While Frederick confirmed that he knew the numbers that had been reported—$1 million—he could not confirm the accuracy of that figure because at first the investigation looked specifically at university institutional grants, or monies that do not come from donors or the federal government. The secondary investigation, he said, delved deeper into whether federal funding had been taken illegally. The Hilltop will continue to work to confirm the total funds that were taken as well as the source of those funds.
An additional story was posted to the “Veritas 1867” Medium account stated that a former student met with President Frederick and the Student Ombudsman, Calvin Hadley, to share information about the misappropriation of financial aid funds. The student alleged that Frederick and others at Howard blackballed him after the meeting.
Frederick denied those allegations and shared that the student with whom he met first discussed personal academic issues, then, as he was getting up to leave, showed Frederick the evidence of financial aid impropriety.
“Just to be clear, the investigation was ongoing at the time that I met with the student,” Frederick told The Hilltop. “The data he showed me was already involving people that I knew and we were already investigating.”
Frederick said that the two issues brought to his attention were not related.
“I let him know that he could go back to the school and have a conversation and an engagement with them [teachers], and I also did not let the school know anything about what he shared with me so that there wouldn’t be any retribution or retaliation.”
In a second statement sent to the Howard University community on March 28, Frederick addressed the issue of retaliation directly.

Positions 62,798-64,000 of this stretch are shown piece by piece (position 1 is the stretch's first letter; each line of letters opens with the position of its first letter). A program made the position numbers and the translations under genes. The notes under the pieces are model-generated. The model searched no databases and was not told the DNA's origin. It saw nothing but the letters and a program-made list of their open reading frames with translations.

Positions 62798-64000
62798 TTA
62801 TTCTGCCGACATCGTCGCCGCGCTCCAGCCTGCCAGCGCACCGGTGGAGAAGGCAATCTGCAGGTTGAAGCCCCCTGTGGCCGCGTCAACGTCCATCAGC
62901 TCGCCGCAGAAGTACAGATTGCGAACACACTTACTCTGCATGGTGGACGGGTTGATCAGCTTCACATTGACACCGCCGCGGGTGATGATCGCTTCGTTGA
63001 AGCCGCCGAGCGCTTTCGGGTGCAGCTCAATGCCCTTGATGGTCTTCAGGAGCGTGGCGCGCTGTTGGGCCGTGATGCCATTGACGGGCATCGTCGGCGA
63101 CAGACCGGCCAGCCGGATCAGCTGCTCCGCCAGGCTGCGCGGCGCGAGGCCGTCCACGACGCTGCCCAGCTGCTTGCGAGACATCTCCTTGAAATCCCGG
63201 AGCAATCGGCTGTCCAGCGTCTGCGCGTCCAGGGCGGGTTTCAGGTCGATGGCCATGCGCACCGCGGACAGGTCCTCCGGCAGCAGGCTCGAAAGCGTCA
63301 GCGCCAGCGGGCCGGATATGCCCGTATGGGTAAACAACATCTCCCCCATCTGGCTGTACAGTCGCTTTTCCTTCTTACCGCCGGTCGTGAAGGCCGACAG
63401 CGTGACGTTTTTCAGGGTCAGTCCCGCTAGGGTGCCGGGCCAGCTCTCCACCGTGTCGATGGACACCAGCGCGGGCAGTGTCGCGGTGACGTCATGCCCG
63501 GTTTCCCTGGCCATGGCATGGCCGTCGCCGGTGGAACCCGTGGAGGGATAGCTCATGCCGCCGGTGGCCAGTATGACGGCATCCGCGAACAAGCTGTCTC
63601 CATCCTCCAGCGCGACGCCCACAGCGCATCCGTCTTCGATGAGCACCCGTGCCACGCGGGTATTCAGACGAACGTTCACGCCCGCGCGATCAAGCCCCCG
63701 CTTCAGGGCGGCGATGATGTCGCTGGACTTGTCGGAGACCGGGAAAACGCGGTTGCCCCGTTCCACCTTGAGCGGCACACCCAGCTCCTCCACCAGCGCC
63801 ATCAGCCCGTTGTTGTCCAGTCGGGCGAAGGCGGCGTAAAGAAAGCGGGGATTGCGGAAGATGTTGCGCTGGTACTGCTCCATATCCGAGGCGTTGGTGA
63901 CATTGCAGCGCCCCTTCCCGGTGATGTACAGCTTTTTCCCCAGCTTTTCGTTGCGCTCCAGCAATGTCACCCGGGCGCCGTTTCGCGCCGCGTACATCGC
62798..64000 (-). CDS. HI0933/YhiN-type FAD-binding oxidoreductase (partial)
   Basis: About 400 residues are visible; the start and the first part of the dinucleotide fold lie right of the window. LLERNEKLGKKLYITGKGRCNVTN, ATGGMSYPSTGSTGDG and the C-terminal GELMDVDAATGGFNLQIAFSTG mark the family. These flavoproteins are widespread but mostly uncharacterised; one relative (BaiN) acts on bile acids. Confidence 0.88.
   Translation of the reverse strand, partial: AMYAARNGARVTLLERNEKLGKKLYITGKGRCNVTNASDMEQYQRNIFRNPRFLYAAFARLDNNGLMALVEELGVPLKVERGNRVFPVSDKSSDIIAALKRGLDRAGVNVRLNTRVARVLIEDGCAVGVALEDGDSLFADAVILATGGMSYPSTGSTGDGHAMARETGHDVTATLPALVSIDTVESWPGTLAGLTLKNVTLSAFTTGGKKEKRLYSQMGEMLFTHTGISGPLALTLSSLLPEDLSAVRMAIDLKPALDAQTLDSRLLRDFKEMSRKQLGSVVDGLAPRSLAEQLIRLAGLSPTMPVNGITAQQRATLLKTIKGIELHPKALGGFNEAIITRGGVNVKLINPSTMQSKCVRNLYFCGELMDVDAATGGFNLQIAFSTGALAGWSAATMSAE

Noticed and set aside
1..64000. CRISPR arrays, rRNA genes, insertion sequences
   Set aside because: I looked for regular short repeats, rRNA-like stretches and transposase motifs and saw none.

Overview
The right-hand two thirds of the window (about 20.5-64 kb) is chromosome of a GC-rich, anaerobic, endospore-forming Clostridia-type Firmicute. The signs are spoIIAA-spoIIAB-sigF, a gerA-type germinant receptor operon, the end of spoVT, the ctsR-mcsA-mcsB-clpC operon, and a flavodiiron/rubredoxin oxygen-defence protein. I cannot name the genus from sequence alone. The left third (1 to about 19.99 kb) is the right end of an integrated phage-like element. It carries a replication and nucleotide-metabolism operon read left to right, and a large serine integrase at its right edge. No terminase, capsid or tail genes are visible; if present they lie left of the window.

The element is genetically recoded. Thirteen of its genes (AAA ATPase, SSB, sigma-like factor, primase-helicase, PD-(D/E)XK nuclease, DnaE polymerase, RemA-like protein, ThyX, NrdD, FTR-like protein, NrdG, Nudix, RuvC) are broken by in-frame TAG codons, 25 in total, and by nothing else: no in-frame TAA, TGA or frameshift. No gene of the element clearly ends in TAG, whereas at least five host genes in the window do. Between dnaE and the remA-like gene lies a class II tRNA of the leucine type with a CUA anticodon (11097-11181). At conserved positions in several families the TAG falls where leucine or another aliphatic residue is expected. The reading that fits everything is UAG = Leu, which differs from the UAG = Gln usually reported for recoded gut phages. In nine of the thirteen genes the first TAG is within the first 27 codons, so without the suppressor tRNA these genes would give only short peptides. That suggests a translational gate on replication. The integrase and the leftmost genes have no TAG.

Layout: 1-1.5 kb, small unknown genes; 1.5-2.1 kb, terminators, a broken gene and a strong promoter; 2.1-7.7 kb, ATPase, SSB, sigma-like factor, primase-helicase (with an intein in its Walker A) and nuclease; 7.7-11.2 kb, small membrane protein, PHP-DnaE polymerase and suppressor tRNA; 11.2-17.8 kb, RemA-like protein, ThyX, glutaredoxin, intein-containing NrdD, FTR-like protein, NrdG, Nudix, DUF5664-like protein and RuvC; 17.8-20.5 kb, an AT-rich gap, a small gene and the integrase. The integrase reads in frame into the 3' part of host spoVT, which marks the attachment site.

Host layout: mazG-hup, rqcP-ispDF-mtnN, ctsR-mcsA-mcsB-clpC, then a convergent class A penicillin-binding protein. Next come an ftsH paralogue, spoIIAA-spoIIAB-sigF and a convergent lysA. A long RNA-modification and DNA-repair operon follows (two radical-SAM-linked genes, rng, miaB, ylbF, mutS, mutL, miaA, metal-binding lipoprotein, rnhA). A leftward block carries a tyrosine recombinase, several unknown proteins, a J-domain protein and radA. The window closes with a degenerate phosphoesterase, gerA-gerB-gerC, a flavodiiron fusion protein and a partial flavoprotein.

“I encourage anyone who witnesses these behaviors to call our compliance and ethics helpline (202) 238-2479. Retaliation against any student or other member of our campus community for reporting wrongdoing will not be tolerated. Please know that we take malfeasance, fraud, and other forms of unethical behavior on campus seriously and address them swiftly.”
How We Got Here:
The story of the alleged $1 million dollar financial aid scandal gained widespread attention March 27, when the student activist group HU Resist shared the story on Twitter: “The long held suspicions that our university is stealing money from us have been confirmed. We deserve better. We demand better. It time to take back our university.” The group included the hashtags #StudentPowerHU and #FrederickMustResign.
On March 25, HU Resist had taken to Twitter to release a list of nine demands, primarily revolving around housing, tuition, sexual assault and other issues the group said need to be addressed immediately. The post also called for Frederick’s resignation.
“It is difficult,” Frederick told The Hilltop. “Every day, I am trying to do a better job. I engage the Board all the time about my willingness to step aside if they feel that somebody else will fit better. I also have a willingness to do that. The reality is, whether it’s me or someone else, these problems exist.”
Frederick, a Howard University alumnus, called the situation “deeply painful.” “We are a resource-strapped institution, and I am sure that [my predecessors] were diligent,” he said. “It is my responsibility to fix [problems that existed before my arrival]. What we’re doing is trying to systematically go through the cycle of trying to address all of these things. It takes time to do that.”
Frederick said that, looking forward, actions will speak louder than words. “The single most important thing is performance,” he said. “People have to see things getting better, and that only happens with time.”
Board of Trustees Chairman Stacey J. Mobley released a statement stating that they fully support President Frederick’s “continuous progress on the critical issues facing our campus community.”